I clearly remember the service of the Divine Liturgy held on the Saturday morning of Holy Week last year. There were quite a few people in the Church that morning but nothing could have prepared me for the crowd that was to appear close to the end of the service. Why such a big crowd? A long and seemingly endless line had formed. How long was this line? The line started from the steps below the Royal Doors at the front of the Church and continued all the way to the rear spilling outside along Parker Street around the corner to Francis Street, past the rear of the Church and beyond. Inside the Church there were two lines where Holy Communion was offered by Father and myself.
So many people we had never seen before and they were present to receive the Holy Body and Blood of Christ....with little or no preparation at all! The crowd was big but how many of these people should have presented themselves to receive Holy Communion?
If you are not Orthodox, you cannot receive Holy Communion, under any circumstances. You cannot receive Holy Communion even if you have been married in the Orthodox Church. You can only receive Holy Communion if you have been Baptised and Chrismated Orthodox. If you do wish to become Orthodox then you must undergo at least 6 months of Catechism classes before you can be Baptised and Chrismated. Only by this means do you become a member of the Orthodox Church. Your marriage to someone Baptised Orthodox does not entitle you to receive Holy Communion.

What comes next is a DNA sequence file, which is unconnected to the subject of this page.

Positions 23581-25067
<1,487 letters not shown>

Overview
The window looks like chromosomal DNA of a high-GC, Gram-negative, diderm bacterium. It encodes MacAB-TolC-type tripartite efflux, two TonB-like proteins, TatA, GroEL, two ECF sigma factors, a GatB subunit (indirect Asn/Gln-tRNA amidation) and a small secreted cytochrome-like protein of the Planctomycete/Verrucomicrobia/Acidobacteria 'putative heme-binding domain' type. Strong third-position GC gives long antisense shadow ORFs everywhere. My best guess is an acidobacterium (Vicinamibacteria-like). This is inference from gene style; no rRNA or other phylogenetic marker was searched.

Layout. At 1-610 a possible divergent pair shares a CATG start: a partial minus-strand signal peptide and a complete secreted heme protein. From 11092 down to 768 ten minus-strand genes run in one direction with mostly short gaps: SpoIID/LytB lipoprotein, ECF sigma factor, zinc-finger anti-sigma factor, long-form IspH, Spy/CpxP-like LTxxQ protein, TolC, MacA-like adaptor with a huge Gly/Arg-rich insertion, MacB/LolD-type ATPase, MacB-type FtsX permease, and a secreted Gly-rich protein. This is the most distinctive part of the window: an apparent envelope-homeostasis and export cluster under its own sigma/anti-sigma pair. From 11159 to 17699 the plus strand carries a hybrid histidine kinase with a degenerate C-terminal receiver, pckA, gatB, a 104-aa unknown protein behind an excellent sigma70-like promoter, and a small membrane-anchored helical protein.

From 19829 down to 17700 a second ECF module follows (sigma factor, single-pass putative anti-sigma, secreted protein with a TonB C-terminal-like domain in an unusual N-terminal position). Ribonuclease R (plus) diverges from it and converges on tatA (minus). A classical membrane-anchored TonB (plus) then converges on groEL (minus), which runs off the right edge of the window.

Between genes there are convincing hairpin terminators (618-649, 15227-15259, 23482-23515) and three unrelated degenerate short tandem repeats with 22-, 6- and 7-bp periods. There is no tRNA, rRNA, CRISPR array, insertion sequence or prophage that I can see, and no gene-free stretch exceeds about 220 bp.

If you are Baptised Orthodox and have married outside the Orthodox Church, be it through a registry office, garden-park setting, non- canonical Church, or any Christian denomination Church, your legally recognised marriage is not recognised by the Orthodox Church. The Orthodox Church requires you to have undergone the Sacrament of Marriage in a canonically recognised Orthodox Church. If you have not been married in the Orthodox Church you cannot receive Holy Communion, even if you have been Baptised Orthodox and irrespective of how prepared you may think you may be to receive the Holy Body and Blood of Christ.
If you have been Baptised Orthodox and are living with someone (or have done so in the past), even if this someone is Orthodox, you cannot present yourself to receive Holy Communion unless you have confessed you sin to the Spiritual Father and he has allowed it that you receive Holy Communion. You cannot present yourself for Holy Communion in any situation where you have been involved in sexual relations that have occurred outside of Marriage in the Orthodox Church. Unless that is, you have confessed you sins to a Spiritual Father of the Orthodox Church and he has granted you permission to receive Holy Communion.
Those who have been Baptised Orthodox and have received the blessing of an Orthodox Marriage but have committed an adultery, cannot present themselves to receive Holy Communion unless they have sought the forgiveness of their sins through the Sacrament of confession by a Spiritual Father of the Orthodox Church and he has granted you permission to receive Holy Communion.